- Biochemical blood testing. There are signs of metabolic acidosis, disorders of protein and lipid metabolism, respiratory alkalosis, increased content of nitrogenous slags.
- Assessment of the hemostasis system. Hypercoagulation and consumption coagulopathy are characteristic.
- General urinalysis. In the composition of urine, leukocytes, hyaline cylinders, protein are determined.
- Ultrasound of the abdominal cavity. Fluid is detected behind the uterus, in the intestine and between its loops, the intestinal wall is hyperechogenic, the suture on the uterus has an uneven thickness and structure.
- Overview radiography of the abdomen. The presence of peritonitis is indicated by hyperpneumatosis of the intestine and the Cloiber bowl.
According to the indications, CT of the abdominal cavity and diagnostic laparoscopy may be recommended. To assess the state of the cardiovascular system, an ECG is prescribed, blood pressure and pulse are monitored in dynamics.
Differential diagnosis is carried out with severe postpartum endometritis, acute purulent pyelonephritis, surgical diseases (appendicitis, acute cholecystitis, pancreatitis, perforation of stomach ulcers, etc.). A surgeon, anesthesiologist-resuscitator, therapist, infectious disease specialist, clinical pharmacologist are involved in the management of the patient.
The choice of therapeutic tactics depends on the type, stage and severity of the disease. Conservative therapy is effective only in the reactive phase of early peritonitis. The treatment regimen includes:
- Antibacterial drugs. Before determining the sensitivity of the pathogen, antibiotics are prescribed from groups of semi-synthetic penicillins, cephalosporins, aminoglycosides. Subsequently, the treatment is corrected taking into account the results of a microbiological study.
- Infusion-transfusion therapy. Controlled hemodilution is carried out using rheocorrectors, detoxification solutions, protein preparations, electrolytes, anabolic hormones. If necessary, freshly frozen blood plasma is injected.
The duration of conservative therapy is usually 12-24 hours. With the ineffectiveness of drug treatment, the increase in signs of intestinal obstruction and general intoxication, surgical intervention is indicated. Relaparotomy is also performed for obstetric peritonitis caused by intestinal paresis or divergence of the suture on the uterus. At the short stage of preoperative preparation, the patient is injected with a nasogastric tube for decompression of the stomach, active infusion therapy and antibiotics are prescribed. During the operation, the uterus with tubes is extirpated, with purulent oophoritis, an oophorectomy is performed (the ovaries are removed). The abdominal cavity is sanitized after a thorough revision, drained through the anterior abdominal wall and vagina. Intestinal probes of Abbott-Miller are used for intestinal decompression according to indications.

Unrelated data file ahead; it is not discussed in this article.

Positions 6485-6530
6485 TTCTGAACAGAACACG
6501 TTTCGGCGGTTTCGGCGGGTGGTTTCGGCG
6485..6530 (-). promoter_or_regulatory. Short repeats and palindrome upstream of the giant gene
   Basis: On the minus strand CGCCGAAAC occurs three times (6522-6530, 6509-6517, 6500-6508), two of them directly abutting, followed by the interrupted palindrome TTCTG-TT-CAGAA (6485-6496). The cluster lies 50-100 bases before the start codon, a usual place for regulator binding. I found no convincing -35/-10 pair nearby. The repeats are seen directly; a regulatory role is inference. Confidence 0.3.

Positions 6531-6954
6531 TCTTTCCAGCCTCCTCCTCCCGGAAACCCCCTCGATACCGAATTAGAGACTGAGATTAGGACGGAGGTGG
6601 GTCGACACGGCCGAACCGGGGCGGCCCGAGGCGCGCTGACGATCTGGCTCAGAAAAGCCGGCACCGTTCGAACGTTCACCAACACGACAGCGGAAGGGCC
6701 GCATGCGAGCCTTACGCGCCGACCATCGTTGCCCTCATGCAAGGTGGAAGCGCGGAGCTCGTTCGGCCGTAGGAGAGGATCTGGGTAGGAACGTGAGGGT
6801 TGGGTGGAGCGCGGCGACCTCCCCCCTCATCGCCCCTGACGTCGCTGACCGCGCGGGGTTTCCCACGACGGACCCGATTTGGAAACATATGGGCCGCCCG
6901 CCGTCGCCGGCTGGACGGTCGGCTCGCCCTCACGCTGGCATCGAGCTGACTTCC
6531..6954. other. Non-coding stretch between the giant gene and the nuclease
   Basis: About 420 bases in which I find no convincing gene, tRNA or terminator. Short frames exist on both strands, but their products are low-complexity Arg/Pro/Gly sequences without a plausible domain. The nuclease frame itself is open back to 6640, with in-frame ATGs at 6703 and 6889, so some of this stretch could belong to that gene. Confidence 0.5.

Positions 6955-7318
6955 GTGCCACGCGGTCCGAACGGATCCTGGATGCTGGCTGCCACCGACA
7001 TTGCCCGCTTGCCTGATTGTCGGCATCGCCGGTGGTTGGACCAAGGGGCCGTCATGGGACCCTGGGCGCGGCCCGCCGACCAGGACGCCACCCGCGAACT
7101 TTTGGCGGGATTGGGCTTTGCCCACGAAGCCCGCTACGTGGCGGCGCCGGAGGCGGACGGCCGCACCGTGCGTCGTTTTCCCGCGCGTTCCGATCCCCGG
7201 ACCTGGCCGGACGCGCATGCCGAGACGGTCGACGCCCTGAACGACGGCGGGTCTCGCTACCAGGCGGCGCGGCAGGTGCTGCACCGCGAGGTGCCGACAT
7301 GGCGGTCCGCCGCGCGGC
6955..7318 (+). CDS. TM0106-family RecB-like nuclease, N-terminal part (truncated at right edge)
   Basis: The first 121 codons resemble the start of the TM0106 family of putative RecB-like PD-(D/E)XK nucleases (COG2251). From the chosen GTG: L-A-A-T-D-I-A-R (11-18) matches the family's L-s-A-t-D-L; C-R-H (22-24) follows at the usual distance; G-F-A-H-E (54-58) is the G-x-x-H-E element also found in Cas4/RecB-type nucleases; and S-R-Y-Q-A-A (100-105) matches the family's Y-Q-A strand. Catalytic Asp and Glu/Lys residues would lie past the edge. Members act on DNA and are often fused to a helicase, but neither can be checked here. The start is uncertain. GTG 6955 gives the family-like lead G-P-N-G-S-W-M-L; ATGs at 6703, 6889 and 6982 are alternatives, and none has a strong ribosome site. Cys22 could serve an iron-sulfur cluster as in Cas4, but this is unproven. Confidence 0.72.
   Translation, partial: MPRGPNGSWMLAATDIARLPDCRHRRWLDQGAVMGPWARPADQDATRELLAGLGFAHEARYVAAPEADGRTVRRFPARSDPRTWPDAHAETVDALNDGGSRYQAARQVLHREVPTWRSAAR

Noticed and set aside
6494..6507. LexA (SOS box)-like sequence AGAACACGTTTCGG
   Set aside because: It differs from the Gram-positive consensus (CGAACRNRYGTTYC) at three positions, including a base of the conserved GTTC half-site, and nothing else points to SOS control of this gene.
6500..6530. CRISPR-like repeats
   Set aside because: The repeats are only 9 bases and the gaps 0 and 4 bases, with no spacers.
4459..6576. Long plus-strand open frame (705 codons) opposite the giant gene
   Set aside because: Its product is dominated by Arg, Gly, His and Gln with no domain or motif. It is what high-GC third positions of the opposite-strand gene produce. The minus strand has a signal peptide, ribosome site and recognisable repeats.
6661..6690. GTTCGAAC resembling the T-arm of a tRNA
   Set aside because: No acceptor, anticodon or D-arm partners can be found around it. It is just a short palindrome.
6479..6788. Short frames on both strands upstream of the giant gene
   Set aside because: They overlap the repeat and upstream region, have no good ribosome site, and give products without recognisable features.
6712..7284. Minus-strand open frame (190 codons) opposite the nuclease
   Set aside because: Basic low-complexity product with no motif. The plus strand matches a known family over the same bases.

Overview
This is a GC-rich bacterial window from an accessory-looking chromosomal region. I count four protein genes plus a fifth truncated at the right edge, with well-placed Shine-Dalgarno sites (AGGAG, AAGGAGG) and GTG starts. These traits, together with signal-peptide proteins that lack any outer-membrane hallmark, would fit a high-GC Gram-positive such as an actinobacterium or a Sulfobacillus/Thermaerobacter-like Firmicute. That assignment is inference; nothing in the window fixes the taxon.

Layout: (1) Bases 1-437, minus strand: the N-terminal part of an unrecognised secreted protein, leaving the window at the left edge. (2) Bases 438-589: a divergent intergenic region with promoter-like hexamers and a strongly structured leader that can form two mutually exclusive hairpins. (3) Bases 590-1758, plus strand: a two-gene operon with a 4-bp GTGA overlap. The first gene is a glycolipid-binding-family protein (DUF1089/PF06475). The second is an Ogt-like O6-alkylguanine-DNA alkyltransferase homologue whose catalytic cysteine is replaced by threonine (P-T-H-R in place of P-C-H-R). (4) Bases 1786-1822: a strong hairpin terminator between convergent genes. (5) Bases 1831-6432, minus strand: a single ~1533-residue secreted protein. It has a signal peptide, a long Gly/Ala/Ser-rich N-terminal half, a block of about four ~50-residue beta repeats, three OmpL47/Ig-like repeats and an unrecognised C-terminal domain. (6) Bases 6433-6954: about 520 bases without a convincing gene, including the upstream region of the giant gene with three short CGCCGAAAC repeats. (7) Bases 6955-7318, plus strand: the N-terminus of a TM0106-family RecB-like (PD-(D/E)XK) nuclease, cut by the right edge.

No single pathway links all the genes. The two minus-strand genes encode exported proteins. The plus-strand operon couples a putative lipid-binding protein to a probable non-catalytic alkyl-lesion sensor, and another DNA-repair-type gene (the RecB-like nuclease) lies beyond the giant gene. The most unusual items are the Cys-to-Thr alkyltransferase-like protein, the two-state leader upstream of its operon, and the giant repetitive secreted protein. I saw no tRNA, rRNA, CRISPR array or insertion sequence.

In the postoperative period, infusion and antibiotic therapy continues, hemostasis is corrected. The appointment of general tonic agents, immunocorrectors, hormonal and desensitizing drugs is shown. Symptomatic therapy is aimed at correcting respiratory, cardiovascular disorders, neurological disorders, and the resumption of full functioning of the liver and kidneys. Drugs that stimulate and restore the evacuation function of the gastrointestinal tract are used. Various types of eubiotics are used to prevent dysbiosis.
Prognosis and prevention
Obstetric peritonitis belongs to the category of severe infectious diseases. With its widespread form, mortality ranges from 15 to 30%. Prevention provides for the timely diagnosis of inflammatory diseases of the female genital area, the reasoned appointment of invasive procedures during pregnancy, the choice of the correct obstetric tactics in case of premature discharge or leakage of amniotic fluid. Since postpartum inflammation of the peritoneum often becomes a consequence of cesarean section, an important role is played by an informed choice in favor of operative delivery. For preventive purposes, thermometry and screening are shown to all maternity women in the postpartum period for timely detection of signs of intoxication and symptoms of peritoneal irritation.